The Maginot Line

Monday was a busy day as a group of second graders were making their way along the nature trail behind the school with their teacher. A fifth grade class had just departed on a bus for a field trip to a local museum, and still another group of children were in the cafeteria listening to a career day presentation by a local bank president.

At 10:12, the deadly cloud drifted slowly towards the elementary school. Every child and teacher at the school was in imminent danger as the toxic cloud began to make its way to the campus. At 10:15, the principal notified Mrs. Johnson to activate the school crisis team — he had just been notified by the local emergency management agency that a tanker truck had been involved in an accident about one-half mile from the school. He had been advised to shelter the children in place, as the deadly chemicals would reach the school before an evacuation to a safe area could be carried out.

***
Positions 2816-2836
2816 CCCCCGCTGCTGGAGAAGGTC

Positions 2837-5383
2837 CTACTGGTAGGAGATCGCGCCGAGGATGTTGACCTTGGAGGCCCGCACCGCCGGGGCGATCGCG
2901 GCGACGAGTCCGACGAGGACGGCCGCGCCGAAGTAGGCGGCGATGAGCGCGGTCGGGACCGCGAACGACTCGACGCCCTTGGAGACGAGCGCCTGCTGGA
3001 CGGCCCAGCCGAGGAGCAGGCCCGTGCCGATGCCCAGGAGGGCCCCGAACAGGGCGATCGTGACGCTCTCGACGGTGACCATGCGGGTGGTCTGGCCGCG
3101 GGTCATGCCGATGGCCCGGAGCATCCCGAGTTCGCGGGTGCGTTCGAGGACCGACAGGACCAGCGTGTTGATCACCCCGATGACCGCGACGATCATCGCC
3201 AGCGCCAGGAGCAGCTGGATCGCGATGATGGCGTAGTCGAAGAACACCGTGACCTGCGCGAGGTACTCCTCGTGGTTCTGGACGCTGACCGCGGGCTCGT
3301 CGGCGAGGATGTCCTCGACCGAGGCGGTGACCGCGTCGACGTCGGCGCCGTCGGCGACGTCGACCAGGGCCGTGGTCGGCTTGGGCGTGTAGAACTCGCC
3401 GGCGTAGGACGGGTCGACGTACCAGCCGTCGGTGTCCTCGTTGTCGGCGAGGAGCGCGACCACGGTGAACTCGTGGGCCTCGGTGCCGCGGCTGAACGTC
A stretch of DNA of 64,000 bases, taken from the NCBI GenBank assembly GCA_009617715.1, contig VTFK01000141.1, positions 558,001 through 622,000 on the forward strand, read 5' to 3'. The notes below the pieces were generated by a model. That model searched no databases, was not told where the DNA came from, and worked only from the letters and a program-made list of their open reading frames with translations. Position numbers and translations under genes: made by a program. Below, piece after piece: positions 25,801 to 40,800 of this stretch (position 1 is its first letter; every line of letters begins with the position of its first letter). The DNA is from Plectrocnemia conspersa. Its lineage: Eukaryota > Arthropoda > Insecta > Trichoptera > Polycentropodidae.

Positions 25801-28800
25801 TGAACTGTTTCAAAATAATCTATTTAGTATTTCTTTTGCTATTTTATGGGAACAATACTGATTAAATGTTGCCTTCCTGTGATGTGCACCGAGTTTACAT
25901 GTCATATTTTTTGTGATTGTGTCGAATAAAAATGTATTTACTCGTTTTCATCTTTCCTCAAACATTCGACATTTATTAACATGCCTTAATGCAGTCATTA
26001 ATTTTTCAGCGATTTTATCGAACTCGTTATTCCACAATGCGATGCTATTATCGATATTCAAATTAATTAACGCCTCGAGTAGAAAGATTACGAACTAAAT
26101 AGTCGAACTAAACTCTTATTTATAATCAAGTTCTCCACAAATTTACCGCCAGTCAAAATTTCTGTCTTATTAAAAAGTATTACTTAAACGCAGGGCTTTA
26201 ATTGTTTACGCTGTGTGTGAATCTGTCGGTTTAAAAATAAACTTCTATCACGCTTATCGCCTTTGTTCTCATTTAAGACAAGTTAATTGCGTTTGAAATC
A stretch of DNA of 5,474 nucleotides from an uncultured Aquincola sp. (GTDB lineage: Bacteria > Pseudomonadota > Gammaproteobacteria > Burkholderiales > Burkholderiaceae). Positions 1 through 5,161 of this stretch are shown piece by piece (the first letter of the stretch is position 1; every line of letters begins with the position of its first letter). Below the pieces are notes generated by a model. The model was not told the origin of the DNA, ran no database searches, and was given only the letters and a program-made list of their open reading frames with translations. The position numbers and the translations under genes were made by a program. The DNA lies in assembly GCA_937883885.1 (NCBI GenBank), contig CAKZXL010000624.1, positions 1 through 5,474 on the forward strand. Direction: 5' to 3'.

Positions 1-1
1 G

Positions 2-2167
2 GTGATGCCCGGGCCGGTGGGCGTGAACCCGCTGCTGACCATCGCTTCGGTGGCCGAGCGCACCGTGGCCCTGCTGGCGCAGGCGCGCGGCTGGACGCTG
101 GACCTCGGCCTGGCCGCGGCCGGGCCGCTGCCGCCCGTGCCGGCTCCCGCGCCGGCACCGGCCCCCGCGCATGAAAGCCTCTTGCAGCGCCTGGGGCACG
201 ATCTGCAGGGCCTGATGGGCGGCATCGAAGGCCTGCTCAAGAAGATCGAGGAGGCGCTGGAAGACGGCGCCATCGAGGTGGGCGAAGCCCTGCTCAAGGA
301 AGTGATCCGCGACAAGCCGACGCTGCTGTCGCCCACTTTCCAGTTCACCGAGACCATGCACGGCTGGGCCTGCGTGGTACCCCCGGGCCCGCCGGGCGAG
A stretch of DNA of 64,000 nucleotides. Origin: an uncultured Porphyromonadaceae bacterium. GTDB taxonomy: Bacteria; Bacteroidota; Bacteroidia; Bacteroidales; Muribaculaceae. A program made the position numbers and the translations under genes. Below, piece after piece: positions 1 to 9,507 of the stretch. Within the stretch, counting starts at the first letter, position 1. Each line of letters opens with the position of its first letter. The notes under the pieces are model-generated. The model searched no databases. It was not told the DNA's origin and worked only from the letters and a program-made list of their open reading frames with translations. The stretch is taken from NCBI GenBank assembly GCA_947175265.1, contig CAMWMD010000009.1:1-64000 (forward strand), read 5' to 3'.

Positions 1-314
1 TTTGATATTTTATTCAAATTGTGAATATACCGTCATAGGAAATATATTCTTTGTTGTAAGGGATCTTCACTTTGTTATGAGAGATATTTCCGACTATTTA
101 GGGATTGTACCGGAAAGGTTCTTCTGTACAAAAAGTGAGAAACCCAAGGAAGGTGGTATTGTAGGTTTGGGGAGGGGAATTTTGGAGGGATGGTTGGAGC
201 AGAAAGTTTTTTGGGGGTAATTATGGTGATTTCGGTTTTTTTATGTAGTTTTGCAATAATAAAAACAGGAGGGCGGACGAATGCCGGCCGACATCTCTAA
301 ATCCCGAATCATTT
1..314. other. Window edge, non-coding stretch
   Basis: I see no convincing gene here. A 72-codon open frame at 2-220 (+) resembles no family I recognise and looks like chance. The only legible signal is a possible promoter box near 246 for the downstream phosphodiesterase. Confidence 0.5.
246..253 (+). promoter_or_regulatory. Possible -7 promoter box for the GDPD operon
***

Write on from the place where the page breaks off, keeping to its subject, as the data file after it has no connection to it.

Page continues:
Within minutes, the crisis team was assembled and began to discuss the situation. They immediately realized that there were several serious problems with their emergency operations plan. The plan did not include a“shelter-in-place” protocol. Furthermore, the staff had no guidance to address the situation with the bus that might be headed right into the cloud. A team member pointed out that a teacher and a group of students were out of the building for an activity on the nature trail. Team members began to experience frustration and panic as they realized that they were woefully unprepared for the deadly situation. People in the school and in the bus could be in grave danger in a few minutes.